Germany -- 5:00-7:00 p.m.

Germany distinguishes itself from other European countries through its unique dinner traditions. While Spaniards and Greeks have a super late dinner, Germans prefer an earlier timeline, usually falling between 5 and 7 p.m. That puts Germany on the list of early diners. Lunch and dinner timings may interchange due to personal routine, but having only one substantial hot dish per day is a practice that definitely sets the country apart.

In addition to their early dining preference, Germans also opt for lighter fare. Dinner is often referred to as "abendbrot," meaning "evening bread," reflecting the nature of the meal, which is more like a snack than a hearty, hot dish. Abendbrot usually features a delicious combination of sliced bread and flavorful cheeses, sausages, and pickles. The vast variety of bread (over 300 types) and sausage cuts available in Germany adds to the charm of this seemingly simple repast.

United Kingdom -- 6:30-8:00 p.m.

The origin of the dinner tradition in the U.K. dates back to the Middle Ages when the wealthy indulged in midday feasts called "cena." These extravagant meals showcased their affluence and power and came with strict table manners. Gradually, dinner shifted to the evenings with the advent of artificial lighting and changing work schedules. 

By the 19th century, dinner became the primary meal of the day, typically consumed between 6:30 and 8:00 p.m., while Sunday continued to have a regular lunchtime "dinner hour." The name for an evening meal in the UK is a topic of much debate. While most refer to it as "dinner," a significant number of people call it "tea," making it confusing for outsiders. The term "dinner" is more commonly used in the South, while "tea" is preferred in the North. 

However, the dinner versus tea divide is not solely based on social class distinctions. Middle-class Northerners use "dinner" more often than their working-class counterparts, but most people in both classes prefer "tea." In the South, both middle-class and working-class individuals predominantly use "dinner."

Knowing the difference in meal terminology can help you avoid potentially awkward social situations when invited to someone's house. "Dinner" usually refers to the evening meal, but it may still be called that at lunchtime in the North. Similarly, "tea" can refer to either the midday or evening meal, depending on the region.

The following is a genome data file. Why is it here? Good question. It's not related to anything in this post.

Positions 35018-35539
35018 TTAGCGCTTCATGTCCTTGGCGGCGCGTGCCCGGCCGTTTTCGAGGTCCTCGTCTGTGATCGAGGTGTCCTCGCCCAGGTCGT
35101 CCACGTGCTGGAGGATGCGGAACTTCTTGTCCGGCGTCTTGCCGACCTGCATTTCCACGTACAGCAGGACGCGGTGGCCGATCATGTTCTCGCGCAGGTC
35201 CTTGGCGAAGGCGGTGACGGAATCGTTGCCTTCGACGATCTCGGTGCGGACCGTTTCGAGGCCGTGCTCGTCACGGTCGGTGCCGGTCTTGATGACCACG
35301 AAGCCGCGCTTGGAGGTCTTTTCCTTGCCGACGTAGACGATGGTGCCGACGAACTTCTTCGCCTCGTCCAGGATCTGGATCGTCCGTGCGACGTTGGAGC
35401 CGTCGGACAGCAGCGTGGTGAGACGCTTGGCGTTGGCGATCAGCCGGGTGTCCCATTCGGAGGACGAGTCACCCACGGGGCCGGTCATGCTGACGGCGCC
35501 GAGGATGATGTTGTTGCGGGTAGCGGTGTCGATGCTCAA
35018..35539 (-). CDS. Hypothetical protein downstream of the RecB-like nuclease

Australia -- 5:00-7:00 p.m.

Australia, renowned for its relaxed lifestyle and passion for outdoor pursuits, is undergoing a fascinating transition. More and more Australians choose to dine earlier, challenging the traditional concept of a late dinner. This shift in dining habits reflects changing lifestyles, evolving family dynamics, and a desire for healthier living.

According to the Sydney Morning Herald, data pulled from Dimmi, a restaurant booking website, reveals a significant increase in Australians dining between 5 p.m. and 6 p.m. This trend is spurred by factors such as the importance of quality family time, cost-effectiveness, and a focus on wellness. Dining early aligns with a balanced lifestyle, as Australians prioritize their well-being by adopting healthier eating habits. 

Consuming dinner earlier permits people to relish a nutritious meal and have time for post-dinner activities such as exercise or leisure. Notably, the trend towards early dining extends to weekends, and restaurants had to adapt to this shift by providing more flexible booking times. 

Sunday dining is becoming increasingly popular as families value spending time together over a relaxed meal. The once-popular tradition of dining out on Friday nights is gradually supplanted by a desire to create cherished memories with loved ones on Sundays.

Norway -- 4:00 PM-5:00 p.m.

Dinner time in Norway is known for being quite early compared to other European countries, usually between 4 and 5 p.m. This practice dates back to Norway's agricultural past when hard work on farms required long hours. Despite the country moving away from farming, the tradition of early dinners has stood the test of time.

Norwegians tend to finish their workday earlier, giving them plenty of time to head home and prepare dinner before settling down for the night. Also, lunchtime usually falls around 11 a.m., making an earlier dinner more fitting. Although there has been a trend towards later dinner times, most Norwegians still prefer to stick to their early dinner habits. This dining culture highlights the importance of keeping traditional family practices alive.

Moreover, Norwegians also enjoy a light evening meal called "kveldsmat" between 8 and 10 p.m. This meal consists of simple spreads on bread or crackers, similar to what they have for breakfast and lunch. Kveldsmat is an excellent way to prevent hunger pangs before bedtime and requires minimal preparation, making it an ideal option for a leisurely late-night meal.